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Security

Flaw stymies Norton Internet Security

An ActiveX component used by Symantec's flagship desktop security program could enable hackers to use the application as a backdoor into a person's computer system.

A software component of Norton Internet Security could allow hackers to use the application as a backdoor into a person's computer system, security researchers warned Friday.

The flaw occurs in an used by security firm Symantec's flagship desktop security program, Norton Internet Security, according to an advisory published by research firm NGSSoftware. The security hole could be used to run an attack program that would then take control of the computer that the software was trying to protect.


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"The attack can be achieved either by encouraging the victim to visit a malicious Web page or placing a script within...an HTML e-mail," the advisory stated.

Symantec's Antispam software has a similar issue caused by a different ActiveX component. ActiveX is a Microsoft technology for creating scripts, small programs that can add functionality to a computer or a Web site.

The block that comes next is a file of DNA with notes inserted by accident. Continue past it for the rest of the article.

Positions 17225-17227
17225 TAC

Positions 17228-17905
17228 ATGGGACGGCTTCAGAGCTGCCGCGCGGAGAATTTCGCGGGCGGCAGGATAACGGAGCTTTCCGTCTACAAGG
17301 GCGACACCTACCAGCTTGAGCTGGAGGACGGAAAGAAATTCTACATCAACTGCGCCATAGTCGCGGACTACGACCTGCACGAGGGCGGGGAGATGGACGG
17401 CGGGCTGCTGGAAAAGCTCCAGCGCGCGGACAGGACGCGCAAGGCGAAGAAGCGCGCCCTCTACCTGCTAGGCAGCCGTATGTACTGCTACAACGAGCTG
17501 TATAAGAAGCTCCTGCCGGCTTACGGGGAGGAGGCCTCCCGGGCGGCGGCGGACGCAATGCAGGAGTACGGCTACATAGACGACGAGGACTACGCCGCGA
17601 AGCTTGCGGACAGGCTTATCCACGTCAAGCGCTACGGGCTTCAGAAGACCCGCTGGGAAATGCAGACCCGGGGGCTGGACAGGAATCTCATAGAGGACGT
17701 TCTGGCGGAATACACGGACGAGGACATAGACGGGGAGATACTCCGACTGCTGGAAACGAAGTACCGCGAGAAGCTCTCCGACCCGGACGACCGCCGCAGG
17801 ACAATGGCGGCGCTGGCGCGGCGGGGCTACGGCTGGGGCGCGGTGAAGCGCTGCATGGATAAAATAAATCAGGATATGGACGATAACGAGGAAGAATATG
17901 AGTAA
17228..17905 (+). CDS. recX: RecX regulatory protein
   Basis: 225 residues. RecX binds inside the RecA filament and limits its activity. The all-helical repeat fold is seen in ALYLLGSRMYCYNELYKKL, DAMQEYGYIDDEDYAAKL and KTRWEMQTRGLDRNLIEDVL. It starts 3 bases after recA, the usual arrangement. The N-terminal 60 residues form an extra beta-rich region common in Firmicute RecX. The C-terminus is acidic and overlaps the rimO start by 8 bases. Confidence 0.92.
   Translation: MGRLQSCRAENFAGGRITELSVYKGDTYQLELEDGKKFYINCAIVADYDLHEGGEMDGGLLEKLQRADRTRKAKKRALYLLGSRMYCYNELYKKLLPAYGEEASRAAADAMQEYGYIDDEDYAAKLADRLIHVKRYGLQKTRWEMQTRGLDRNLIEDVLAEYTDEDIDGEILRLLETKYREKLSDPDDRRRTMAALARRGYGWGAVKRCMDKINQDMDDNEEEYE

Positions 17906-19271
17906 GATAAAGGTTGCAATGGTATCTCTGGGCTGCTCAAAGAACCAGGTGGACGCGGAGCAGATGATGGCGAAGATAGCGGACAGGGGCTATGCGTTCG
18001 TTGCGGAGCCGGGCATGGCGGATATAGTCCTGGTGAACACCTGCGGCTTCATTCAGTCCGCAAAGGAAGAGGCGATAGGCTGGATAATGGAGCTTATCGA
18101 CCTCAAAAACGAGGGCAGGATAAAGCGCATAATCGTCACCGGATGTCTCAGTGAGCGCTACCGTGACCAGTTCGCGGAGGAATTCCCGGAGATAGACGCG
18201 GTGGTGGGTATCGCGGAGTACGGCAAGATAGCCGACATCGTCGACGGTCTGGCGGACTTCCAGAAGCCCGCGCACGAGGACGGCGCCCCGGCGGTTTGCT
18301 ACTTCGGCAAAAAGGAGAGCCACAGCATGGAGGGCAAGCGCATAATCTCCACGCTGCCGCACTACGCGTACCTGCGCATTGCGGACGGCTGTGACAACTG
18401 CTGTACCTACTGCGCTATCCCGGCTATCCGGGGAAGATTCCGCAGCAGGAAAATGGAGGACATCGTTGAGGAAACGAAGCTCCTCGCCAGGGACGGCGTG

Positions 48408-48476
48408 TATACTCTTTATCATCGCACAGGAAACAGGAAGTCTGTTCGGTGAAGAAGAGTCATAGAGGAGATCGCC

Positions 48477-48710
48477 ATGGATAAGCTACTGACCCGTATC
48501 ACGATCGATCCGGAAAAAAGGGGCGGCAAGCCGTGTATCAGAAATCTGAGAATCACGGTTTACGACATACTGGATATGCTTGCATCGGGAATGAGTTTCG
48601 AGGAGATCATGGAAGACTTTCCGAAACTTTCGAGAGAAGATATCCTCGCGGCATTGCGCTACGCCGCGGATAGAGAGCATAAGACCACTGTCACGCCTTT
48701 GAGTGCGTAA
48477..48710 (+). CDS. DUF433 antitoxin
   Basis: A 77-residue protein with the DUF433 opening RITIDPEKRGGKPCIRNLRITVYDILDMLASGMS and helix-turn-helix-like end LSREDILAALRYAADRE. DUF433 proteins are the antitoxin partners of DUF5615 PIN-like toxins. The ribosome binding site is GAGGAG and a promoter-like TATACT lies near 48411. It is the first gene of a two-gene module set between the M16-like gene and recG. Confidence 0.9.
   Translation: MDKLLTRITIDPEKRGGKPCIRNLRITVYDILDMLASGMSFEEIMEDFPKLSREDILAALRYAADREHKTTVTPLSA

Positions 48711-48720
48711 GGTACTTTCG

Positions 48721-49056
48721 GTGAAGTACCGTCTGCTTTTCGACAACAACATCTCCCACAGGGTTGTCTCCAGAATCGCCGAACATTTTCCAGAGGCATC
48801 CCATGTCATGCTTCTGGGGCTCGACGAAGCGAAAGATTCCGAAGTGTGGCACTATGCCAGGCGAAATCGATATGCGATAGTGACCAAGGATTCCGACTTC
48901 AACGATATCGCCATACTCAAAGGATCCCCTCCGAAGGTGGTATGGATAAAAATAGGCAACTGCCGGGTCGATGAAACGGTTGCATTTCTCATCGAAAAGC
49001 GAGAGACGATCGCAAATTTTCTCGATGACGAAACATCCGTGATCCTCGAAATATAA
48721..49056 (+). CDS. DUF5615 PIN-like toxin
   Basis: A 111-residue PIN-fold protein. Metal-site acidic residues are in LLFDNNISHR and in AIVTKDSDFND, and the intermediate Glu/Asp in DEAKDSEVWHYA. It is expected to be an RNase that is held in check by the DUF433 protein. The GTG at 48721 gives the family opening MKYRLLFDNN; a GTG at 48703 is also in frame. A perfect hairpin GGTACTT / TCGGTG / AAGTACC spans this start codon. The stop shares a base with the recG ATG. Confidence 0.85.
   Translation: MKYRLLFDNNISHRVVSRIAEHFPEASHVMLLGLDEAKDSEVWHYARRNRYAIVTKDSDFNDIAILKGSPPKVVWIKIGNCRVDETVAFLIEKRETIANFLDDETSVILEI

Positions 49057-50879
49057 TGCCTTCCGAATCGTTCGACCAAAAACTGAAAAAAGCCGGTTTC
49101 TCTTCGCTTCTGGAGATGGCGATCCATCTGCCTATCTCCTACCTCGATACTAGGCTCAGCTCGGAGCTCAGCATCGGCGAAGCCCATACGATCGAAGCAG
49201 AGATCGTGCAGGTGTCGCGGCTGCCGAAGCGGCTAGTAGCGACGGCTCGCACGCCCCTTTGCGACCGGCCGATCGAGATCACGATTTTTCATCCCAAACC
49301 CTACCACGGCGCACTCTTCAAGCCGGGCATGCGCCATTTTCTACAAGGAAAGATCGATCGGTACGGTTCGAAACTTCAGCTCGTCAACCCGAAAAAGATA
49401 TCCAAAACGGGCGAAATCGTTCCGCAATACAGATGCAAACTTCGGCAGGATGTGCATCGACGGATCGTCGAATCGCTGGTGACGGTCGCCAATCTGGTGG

Symantec released fixes for the flaws that can be downloaded from its site, using LiveUpdate, the standard update mechanism included with the programs.

"To date, Symantec has not had any reports of any related exploits, and exploit code has not been posted, but we will continue to evaluate this issue," the company said in a statement sent to CNET News.com. "Symantec issued a fix on March 18 for customers to download via LiveUpdate."

Last December, Symantec fixed a problem that affected a small percentage of the more than 1.2 million users of the company's Norton Antivirus 2004, Norton Internet Security 2004, Norton Antispam 2004 and Norton SystemWorks 2004. For those customers, the applications would mistakenly ask for a product activation code every time a PC was rebooted, and eventually the program would become locked.